Tag Archives: free speech

Free speech for bloggers as journalists reaffirmed

This should have been obvious already from the Open Government Act of 2007, among other laws, but now a court has reaffirmed it.

Dan Levine wrote for Reuters 17 January 2014, Blogger gets same speech protections as traditional press: U.S. court,

A blogger is entitled to the same free speech protections as a traditional journalist and cannot be liable for defamation unless she acted negligently, a federal appeals court ruled on Friday.

Crystal Cox lost a defamation trial in 2011 over a blog post she wrote accusing a bankruptcy trustee and Obsidian Finance Group of tax fraud. A lower court judge had found that Obsidian did not have to prove that Cox acted negligently because Cox failed to submit evidence of her status as a journalist.

But in the ruling, the 9th U.S. Circuit Court of Appeals in San Francisco said Cox deserved a new trial, regardless of the fact that she is not a traditional reporter.

“As the Supreme Court has accurately warned, a First Amendment distinction between the institutional press and other speakers is unworkable,” 9th Circuit Judge Andrew Hurwitz wrote for a unanimous three-judge panel.

Here’s the actual ruling: Obsidian Finance Group, LLC; Kevin D. Padrick v. Crystal Cox, United States Cour tof Appeals for the Ninth Circuit, 17 January 2014, Continue reading

I would certainly encourage you to speak your mind —VSU Pres. Levy

Henry Calhoun asked VSU Interim President Louis Levy where are the free areas on campus? Dr. Levy answered:
Right outside of Palms Quad there’s a free speech thing, but, as you can see, uh…. [gestures around]
You know, like I said. If someone’s violating the law here, and creating a dangerous situation by, uh, physically disrupting the students or faculty, that’s one thing, we deal with that….

But if it’s, even this gnat, we will allow this gnat to….

Continue reading

We tend to promote free speech —VSU President Levy

Henry Calhoun found VSU Interim President Dr. Louis Levy, who came over to the Occupy Valdosta meeting 27 October. Erin Hurley invited him to come to the mid-November Teach-In. He replied:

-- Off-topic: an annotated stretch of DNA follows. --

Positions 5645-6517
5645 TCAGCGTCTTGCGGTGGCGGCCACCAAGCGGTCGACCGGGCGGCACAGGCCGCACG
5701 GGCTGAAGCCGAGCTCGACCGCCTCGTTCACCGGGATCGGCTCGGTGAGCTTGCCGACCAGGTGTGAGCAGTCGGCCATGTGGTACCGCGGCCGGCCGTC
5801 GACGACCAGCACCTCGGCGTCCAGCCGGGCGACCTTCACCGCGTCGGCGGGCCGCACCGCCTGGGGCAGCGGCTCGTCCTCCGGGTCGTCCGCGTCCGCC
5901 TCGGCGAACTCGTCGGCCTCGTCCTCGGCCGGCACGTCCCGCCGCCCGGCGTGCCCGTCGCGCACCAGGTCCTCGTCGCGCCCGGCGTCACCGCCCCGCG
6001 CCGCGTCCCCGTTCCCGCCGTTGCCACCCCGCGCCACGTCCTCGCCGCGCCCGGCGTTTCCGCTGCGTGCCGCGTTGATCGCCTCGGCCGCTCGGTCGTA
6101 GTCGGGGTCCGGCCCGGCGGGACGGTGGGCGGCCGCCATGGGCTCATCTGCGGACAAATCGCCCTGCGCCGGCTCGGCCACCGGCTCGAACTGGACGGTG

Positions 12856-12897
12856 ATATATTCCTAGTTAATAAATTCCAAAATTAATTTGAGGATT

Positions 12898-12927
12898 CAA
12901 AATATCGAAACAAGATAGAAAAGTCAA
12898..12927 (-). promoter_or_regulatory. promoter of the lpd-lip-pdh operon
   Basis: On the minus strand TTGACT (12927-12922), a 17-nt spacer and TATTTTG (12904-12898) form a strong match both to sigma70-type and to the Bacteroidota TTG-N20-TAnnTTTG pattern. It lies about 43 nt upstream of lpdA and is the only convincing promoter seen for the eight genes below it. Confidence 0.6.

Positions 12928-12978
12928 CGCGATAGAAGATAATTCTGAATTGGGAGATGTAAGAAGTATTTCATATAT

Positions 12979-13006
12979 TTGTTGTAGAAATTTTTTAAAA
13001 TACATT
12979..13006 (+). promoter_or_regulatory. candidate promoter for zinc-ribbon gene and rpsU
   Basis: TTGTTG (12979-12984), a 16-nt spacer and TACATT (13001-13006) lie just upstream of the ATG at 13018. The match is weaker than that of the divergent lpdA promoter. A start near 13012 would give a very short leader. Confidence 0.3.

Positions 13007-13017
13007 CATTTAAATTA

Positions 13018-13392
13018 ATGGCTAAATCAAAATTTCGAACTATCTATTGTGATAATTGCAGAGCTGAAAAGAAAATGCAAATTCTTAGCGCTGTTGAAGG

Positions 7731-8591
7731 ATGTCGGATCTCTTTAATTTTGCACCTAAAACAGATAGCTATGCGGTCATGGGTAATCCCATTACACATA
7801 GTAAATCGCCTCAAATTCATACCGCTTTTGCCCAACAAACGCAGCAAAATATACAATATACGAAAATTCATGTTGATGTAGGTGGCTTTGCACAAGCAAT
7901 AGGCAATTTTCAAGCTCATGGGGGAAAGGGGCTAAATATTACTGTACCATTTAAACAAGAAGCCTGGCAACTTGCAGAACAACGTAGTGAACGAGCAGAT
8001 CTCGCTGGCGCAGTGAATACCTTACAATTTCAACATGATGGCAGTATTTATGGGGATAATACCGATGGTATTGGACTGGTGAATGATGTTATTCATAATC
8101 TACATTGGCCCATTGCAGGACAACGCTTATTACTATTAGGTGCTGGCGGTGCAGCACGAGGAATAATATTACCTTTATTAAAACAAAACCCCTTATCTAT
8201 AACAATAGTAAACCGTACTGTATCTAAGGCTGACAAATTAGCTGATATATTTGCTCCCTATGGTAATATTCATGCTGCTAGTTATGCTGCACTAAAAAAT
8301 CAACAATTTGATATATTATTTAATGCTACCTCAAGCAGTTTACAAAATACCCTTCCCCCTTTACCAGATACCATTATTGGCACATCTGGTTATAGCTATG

…as long as it’s legal and non-obstructive in terms of people getting in and out of buildings. We tend to promote free speech. And if we don’t, we’ll pay the price for it later.

We actually encourage free discussion and debate. Besides, I’m a sociologist. We can take what everyone knows and put them into four different kinds of perspectives and lenses just to do battle with each other.

He thanked Erin for the invitation.

VSU students, staff, and faculty who want their next president to hold positions like that on free speech might want to get involved with selection of the next VSU president.

Here’s the video:

We tend to promote free speech.
Information and Organization,
General Assembly, Occupy Valdosta (OV),
Valdosta, Lowndes County, Georgia, 27 October 2011.
Videos by John S. Quarterman for LAKE, the Lowndes Area Knowledge Exchange.


Valdosta State Students defend their right of free speech

Campus authorities tried getting students to move away from the University Center where Governor Nathan Deal was having a luncheon. The students stood their ground.

Here’s the video.

Protesting Gov. Nathan Deal at Valdosta State University (VSU), 16 September 2011.
Videos by Gretchen Quarterman for LAKE, the Lowndes Area Knowledge Exchange.

The students had been standing on the sidewalk in front of the Continue reading

Ashley Paulk’s Greatest Hits!

No, not every intemperate outburst! We can’t be everywhere. Just the outstanding ones from the podium as chairman in County Commission meetings.

Ashley Paulk is code enforcement

Citizens were opposing a rezoning on Old Pine Road, 8 June 2010. A Mr. Mulligan of Bemiss Road wanted to know who does code enforcement. Chairman Paulk responded:
You’re looking at him. Me.

I locked up some of my best friends!

While he was interrogating Dr. Noll 12 January 2011 who had the temerity to come to invite the Commission to a meeting, Ashley Paulk remarked:
“I was the sheriff sixteen years; I locked up some of my best friends; that’s the way I operate.”
This was shortly after he said: Continue reading

Quartzsite police chief puts most of the dept. on leave for whistleblowing